Annual auto suppliers symposium here Thursday

March 3, 2012
| By Pete Daly |
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“Fasten your seatbelts” is a message representatives of West Michigan automotive suppliers will hear Thursday morning at the 13th annual Automotive Suppliers Symposium at GVSU in downtown Grand Rapids.

“You are about to enjoy this ride, as opposed to the other ride when we were going down” at the onset of the Great Recession, said Mike Wall, an economic forecaster at IHS Automotive, a worldwide consulting firm with offices in Detroit and Grand Rapids.

Wall is one of several experts who will speak at the symposium, which is presented by the Van Andel Global Trade Center at GVSU. The keynote speaker is Jeffrey L. Moyer, vice president of business development and engineering at Meridian Lightweight Technologies Inc.

Meridian is a magnesium die casting company that successfully launched the auto industry’s first magnesium engine cradle in 2005. Based in Strathroy, Ontario, Meridian has seven manufacturing facilities worldwide, including one in Eaton Rapids, and one of its business development/engineering offices is in Plymouth.

Magnesium is one of the lightest metals and has long been used in aircraft and motor vehicle components to keep weight to a minimum.

Moyer, who also serves as chairman of the board of advisors for the School of Engineering & Science at the University of Detroit Mercy, will speak on the topic of “Beyond the Recovery: Opportunities and Challenges.”

The theme of the symposium this year is “Calibrating for Success,” which means adapting to the new demands on the auto industry arising from high oil prices and increasing fuel efficiency requirements by both the federal government and consumers worried by the increase in gasoline prices. “Lightweighting,” in fact, is the newest auto industry buzzword that will be repeated more than once Thursday morning.

Technological advancements will also figure in the discussion, particularly power train technologies for increased efficiency.

Another economic forecast will be presented by James E. Glassman, managing director and senior economist at JPMorgan Chase.

Industry panelists will include Stephen R. Koets, global director of market development at Pridgeon & Clay Inc.; Eric Lambert, senior vice president/CFO at Mill Steel; and Brian Tucker, global business development manager at Alcoa.

Wall said the auto industry “has been anticipating, waiting for that snap-back effect, and this is probably going to be the year we really start to feel that.”

He said, “We are looking at about 14.4 million units of light vehicle production in North America this year,” compared to production of 13.1 million units in 2011. “That’s some nice growth,” he added.

February was a great month for the U.S. automakers. GM sales were up very slightly, but Wall said it is still good because GM output does not compare easily to that of one year ago. Ford sales for the month increased by 14 percent, and Chrysler reported a 40 percent increase over February 2011, selling nearly 134,000 new cars and trucks.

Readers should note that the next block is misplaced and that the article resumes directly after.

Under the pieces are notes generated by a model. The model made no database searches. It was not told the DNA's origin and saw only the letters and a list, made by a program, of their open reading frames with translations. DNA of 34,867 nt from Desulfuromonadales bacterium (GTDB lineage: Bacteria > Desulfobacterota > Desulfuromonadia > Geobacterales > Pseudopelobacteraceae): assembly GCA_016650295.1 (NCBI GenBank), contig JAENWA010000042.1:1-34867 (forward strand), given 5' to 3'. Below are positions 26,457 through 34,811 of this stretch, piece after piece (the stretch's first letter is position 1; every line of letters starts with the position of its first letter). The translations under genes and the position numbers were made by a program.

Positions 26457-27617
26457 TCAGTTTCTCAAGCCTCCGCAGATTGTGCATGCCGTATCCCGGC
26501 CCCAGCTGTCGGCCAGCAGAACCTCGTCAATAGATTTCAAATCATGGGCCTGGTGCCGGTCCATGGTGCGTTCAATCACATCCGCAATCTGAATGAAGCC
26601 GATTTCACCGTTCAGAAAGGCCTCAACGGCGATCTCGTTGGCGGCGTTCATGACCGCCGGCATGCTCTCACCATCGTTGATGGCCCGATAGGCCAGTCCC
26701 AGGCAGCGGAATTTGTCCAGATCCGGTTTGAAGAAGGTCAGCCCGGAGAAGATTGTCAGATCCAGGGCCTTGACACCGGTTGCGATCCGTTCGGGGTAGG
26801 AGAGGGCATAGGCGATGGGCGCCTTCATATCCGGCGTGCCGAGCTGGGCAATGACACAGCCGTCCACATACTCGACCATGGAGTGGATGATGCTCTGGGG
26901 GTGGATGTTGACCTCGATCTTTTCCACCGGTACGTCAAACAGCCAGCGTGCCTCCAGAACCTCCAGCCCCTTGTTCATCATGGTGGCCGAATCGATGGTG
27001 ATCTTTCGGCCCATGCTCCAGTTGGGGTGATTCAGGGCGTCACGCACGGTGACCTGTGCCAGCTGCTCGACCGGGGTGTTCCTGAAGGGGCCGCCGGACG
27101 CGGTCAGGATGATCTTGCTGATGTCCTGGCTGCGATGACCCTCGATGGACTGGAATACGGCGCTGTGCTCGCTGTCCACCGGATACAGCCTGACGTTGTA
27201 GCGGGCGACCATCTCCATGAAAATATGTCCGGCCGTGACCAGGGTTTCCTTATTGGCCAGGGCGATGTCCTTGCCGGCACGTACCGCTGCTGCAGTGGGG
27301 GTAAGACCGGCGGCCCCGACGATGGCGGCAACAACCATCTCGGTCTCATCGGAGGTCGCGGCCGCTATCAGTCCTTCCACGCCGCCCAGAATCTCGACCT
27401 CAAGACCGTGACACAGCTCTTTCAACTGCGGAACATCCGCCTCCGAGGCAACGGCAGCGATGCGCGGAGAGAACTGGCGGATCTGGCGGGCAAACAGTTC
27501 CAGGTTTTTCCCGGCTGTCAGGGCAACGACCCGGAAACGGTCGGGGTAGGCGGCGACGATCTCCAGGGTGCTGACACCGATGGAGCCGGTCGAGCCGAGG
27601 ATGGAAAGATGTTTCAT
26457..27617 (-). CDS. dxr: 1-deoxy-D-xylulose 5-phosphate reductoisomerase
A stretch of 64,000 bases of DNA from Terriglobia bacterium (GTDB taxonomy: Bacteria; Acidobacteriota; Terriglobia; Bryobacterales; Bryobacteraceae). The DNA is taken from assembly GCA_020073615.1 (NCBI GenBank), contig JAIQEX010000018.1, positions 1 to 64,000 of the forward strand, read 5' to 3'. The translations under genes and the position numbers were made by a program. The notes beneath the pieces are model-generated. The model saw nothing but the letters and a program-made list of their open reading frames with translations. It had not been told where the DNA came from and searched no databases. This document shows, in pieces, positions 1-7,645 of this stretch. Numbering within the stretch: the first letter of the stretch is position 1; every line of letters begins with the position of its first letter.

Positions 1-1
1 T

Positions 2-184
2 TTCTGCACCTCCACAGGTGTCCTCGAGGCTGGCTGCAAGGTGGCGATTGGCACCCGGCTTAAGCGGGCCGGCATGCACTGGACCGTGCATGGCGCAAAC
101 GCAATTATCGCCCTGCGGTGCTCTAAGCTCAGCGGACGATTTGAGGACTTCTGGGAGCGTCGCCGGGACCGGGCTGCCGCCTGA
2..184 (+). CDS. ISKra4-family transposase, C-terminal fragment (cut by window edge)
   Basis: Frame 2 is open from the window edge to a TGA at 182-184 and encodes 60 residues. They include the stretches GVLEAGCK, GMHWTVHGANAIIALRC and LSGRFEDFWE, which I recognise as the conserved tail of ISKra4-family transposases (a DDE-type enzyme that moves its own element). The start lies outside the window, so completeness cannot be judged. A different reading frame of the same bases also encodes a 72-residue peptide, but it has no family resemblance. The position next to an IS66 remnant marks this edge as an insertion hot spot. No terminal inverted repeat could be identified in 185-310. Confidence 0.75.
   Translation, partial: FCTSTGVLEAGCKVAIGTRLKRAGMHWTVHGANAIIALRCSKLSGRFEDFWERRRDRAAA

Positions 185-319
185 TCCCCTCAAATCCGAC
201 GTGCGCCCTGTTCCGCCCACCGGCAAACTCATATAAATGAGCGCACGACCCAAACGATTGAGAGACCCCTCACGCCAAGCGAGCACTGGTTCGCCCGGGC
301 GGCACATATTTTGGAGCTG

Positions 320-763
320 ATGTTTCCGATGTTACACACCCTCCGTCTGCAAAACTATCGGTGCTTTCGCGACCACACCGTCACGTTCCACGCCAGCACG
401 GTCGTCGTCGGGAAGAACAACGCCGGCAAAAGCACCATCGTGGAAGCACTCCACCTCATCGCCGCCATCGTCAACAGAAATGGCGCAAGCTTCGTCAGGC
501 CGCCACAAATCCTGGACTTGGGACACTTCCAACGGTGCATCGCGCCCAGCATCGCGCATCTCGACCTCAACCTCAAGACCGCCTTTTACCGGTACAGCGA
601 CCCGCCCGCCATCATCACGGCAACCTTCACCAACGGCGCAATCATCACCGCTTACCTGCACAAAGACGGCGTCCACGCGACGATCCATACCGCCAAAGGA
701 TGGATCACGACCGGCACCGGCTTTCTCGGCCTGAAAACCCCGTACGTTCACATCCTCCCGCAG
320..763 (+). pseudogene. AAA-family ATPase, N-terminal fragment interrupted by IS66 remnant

Some caution is advisable, however.

“When we have a strong growth trajectory like we do now, it’s bound to bring in more volatility,” said Wall. He said as suppliers struggle to keep up with increasing orders from the automakers, there is a potential for “stock-outs” — inadequate supply of parts — in some areas of the industry.

Access to capital will be another issue, with Glassman no doubt fielding some questions from the floor.

“We need to have availability of working capital” as orders increase and suppliers expand. “We need to have loan availability for fixed asset improvements,” said Wall.

Plante Moran is the title sponsor of the symposium. Rich Antonini, managing partner of the Grand Rapids office, predicted there will be “a lot of optimism” reflected at the meeting. New design and engineering will be the nuts and bolts of the dialogue, according to Antonini.

“With the emphasis by the automakers for lighter, stronger, more fuel-efficient vehicles, we think the timing of this session is perfect,” said Antonini.

The automakers “are daily talking about how to take weight out of their vehicles — to a point of daily gram reduction — to be more fuel efficient,” he said, yet they must also balance that with maintaining performance and quality.

“They look at every component and every part of the vehicle,” he added, “(which) demonstrates the need for suppliers to come alongside the auto manufacturers and help them find solutions. Research, development and design are as critical now as ever for an auto supplier, and clearly many suppliers in this region understand that, and have been able to win work because they have been willing to invest in these costs to help position them for success.”

“Auto suppliers in this region seem well positioned for the growth expectation in the U.S. auto market, and our hope is this session will share further insights on this market,” he said.

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